public DataTable tblActors;
    public DataTable tblFormats;
    public DataTable tblRatings;
    public DataTable tblDirectors;
    public DataTable tblVideoCategories;
    public DataSet   dsVideoCollection;

    public VideoCollection()
    {
        dsVideoCollection = new DataSet("Videos");

        tblDirectors = new DataTable();
        tblDirectors.TableName = "Directors";
        dsVideoCollection.Tables.Add(tblDirectors);

        tblVideoCategories = new DataTable("Categories");
        dsVideoCollection.Tables.Add(tblVideoCategories);

        tblRatings = dsVideoCollection.Tables.Add();

        tblActors = dsVideoCollection.Tables.Add("Actors");
        tblFormats = dsVideoCollection.Tables.Add("Formats");
    }

    public void LocateTable()
    {
        int index = dsVideoCollection.Tables.IndexOf(tblActors);
        Console.WriteLine("Table Index: {0}", index.ToString());
    }
}

public static class Program
{
    static int Main(string[] args)
    {
        VideoCollection coll = new VideoCollection();

        coll.LocateTable();
        return 0;
    }
}

This would produce:

Table Index: 3
Press any key to continue . . .

Instead of using the variable name of the table, you can locate it using its formal name. To do this, call the following version of the IndexOf() method:

public virtual int IndexOf(string tableName);

When the tables of a DataSet have been created, you can get their list as an array using the DataTableCollection.List property. This property returns an ArrayList type of list.

Instead of directly locating a table, you may be interested to know whether a particular table exists in the DataSet.Tables collection. To check this, you can call the DataTableCollection.Contains() method. Its syntax is:

public bool Contains(string name);

This method expects the object name of a table as argument. If the table exists in the collection, this method returns true. Here is an example:

using System;
using System.Data;

public class VideoCollection
{
    public DataTable tblActors;
    public DataTable tblFormats;
    public DataTable tblRatings;
    public DataTable tblDirectors;
    public DataTable tblVideoCategories;
    public DataSet   dsVideoCollection;

    public VideoCollection()
    {
        dsVideoCollection = new DataSet("Videos");

        tblDirectors = new DataTable();
        tblDirectors.TableName = "Directors";
        dsVideoCollection.Tables.Add(tblDirectors);

        tblVideoCategories = new DataTable("Categories");
        dsVideoCollection.Tables.Add(tblVideoCategories);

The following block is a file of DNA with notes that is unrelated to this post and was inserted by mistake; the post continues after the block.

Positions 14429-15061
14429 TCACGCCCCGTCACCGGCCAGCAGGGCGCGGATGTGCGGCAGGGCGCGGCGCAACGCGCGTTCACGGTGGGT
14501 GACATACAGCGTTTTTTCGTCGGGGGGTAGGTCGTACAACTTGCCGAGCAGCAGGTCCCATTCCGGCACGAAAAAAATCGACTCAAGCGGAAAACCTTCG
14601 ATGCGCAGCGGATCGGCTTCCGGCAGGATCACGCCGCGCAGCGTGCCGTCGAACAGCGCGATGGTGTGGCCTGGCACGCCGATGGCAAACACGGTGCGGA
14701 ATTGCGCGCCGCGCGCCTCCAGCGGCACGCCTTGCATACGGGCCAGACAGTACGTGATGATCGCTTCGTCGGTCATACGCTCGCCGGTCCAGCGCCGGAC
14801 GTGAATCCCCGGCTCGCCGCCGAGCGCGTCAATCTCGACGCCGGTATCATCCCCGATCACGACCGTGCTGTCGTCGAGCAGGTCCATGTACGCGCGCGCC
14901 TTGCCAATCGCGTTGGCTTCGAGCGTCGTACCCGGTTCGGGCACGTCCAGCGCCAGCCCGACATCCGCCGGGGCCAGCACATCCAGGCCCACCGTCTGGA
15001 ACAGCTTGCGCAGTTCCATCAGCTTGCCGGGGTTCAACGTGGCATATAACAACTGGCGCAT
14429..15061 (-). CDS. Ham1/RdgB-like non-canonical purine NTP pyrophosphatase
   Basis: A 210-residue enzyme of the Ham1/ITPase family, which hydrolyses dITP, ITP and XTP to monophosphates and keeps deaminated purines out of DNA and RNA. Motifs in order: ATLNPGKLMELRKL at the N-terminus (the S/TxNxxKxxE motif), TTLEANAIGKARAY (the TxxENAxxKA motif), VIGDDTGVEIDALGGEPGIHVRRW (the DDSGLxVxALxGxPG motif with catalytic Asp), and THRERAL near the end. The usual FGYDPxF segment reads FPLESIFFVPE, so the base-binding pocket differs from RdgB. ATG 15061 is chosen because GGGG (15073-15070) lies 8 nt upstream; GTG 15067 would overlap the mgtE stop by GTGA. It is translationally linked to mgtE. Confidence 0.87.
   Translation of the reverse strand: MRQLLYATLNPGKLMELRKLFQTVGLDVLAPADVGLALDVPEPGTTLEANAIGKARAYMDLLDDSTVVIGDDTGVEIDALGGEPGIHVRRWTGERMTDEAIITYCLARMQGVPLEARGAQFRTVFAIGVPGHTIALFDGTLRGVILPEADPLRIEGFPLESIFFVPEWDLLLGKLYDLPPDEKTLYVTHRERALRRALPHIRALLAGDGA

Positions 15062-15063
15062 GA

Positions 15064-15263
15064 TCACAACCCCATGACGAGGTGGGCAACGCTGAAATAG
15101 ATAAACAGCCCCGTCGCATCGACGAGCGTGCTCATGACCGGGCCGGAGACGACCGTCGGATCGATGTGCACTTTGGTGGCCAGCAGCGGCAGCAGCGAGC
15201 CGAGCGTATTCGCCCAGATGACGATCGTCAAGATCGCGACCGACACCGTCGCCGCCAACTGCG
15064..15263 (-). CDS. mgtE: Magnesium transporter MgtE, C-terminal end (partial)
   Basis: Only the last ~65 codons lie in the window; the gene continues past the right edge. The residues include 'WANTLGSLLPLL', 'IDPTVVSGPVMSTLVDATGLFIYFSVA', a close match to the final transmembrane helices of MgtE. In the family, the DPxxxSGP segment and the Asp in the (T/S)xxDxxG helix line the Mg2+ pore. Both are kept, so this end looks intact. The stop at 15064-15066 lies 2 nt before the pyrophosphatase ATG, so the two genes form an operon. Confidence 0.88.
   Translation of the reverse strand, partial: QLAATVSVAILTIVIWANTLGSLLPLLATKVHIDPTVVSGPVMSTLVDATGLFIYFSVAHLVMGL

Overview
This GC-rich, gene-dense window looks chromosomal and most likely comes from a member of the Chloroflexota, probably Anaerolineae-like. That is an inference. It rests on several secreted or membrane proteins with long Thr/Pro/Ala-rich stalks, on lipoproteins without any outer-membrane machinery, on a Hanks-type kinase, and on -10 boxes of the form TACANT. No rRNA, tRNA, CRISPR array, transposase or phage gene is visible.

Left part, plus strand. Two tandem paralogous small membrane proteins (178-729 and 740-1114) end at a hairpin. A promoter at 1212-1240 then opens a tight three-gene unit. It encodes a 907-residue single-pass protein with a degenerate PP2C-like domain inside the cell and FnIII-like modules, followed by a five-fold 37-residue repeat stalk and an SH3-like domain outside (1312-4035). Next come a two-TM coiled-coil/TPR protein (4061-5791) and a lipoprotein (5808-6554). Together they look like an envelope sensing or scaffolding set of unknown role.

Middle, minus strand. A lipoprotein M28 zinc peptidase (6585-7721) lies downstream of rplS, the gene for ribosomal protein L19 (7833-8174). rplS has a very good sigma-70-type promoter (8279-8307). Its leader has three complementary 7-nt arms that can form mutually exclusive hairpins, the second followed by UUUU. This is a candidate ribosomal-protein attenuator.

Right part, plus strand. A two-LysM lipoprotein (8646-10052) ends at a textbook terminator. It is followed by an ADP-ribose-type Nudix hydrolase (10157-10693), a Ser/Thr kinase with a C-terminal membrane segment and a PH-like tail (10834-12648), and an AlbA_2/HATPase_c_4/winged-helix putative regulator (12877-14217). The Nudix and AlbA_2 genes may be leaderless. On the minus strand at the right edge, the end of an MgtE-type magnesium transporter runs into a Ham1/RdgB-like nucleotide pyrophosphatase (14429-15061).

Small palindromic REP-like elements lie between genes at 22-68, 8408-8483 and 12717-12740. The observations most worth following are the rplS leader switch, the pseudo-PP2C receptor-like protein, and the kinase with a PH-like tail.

tblRatings = dsVideoCollection.Tables.Add();

        tblActors = dsVideoCollection.Tables.Add("Actors");
        tblFormats = dsVideoCollection.Tables.Add("Formats");
    }
}

public static class Program
{
    static int Main(string[] args)
    {
        VideoCollection coll = new VideoCollection();

        if( coll.dsVideoCollection.Tables.Contains("Actors") )
            Console.WriteLine("The Actors table exists");
        else
            Console.WriteLine("The Actors table does not exist");

        Console.WriteLine();

        if (coll.dsVideoCollection.Tables.Contains("VideoTypes"))
            Console.WriteLine("The VideoTypes table exists");
        else
            Console.WriteLine("The VideoTypes table does not exist");

        Console.WriteLine();
        return 0;
    }
}

This would produce:

The Actors table exists

The VideoTypes table does not exist

Press any key to continue . . .

Practical Learning Practical Learning: Showing Tables

  1. To show a list of the tables in the DataSet object, change the Video.cs file as follows:
     
    using System;
    using System.Data;
    
    namespace VideoCollection1
    {
        public class Video
        {
            public DataSet dsVideoCollection;
    
            public DataTable tblVideoCategories;
            public DataTable tblDirectors;
            public DataTable tblRatings;
            public DataTable tblActors;
            public DataTable tblFormats;
    
            public Video()
            {
                dsVideoCollection = new DataSet("Videos");
    
                tblDirectors = new DataTable();
                tblDirectors.TableName = "Directors";
                dsVideoCollection.Tables.Add(tblDirectors);
    
                tblVideoCategories = new DataTable("Categories");
                dsVideoCollection.Tables.Add(tblVideoCategories);
    
                tblRatings = dsVideoCollection.Tables.Add("Ratings");
    
                tblActors = dsVideoCollection.Tables.Add("Actors");
                tblFormats = dsVideoCollection.Tables.Add("Formats");
            }
    
            public void ShowTables()
            {
                int i = 1;
    
                Console.WriteLine("Video Collection - Tables");
                foreach (DataTable tbl in dsVideoCollection.Tables)
                    Console.WriteLine("{0}. {1}", i++, tbl.TableName);
            }
        }
    }
  2. Access the Program.cs file and change it as follows:
     
    using System;
    
    namespace VideoCollection1
    {
        class Program
        {
            static int Main(string[] args)
            {
                Video vdo = new Video();
    
                vdo.ShowTables();
                Console.WriteLine();
    
                return 0;
            }
        }
    }
  3. Execute the application:
     
    Video Collection - Tables
    1. Directors
    2. Categories
    3. Ratings
    4. Actors
    5. Formats
    
    Press any key to continue . . .
  4. Close the DOS window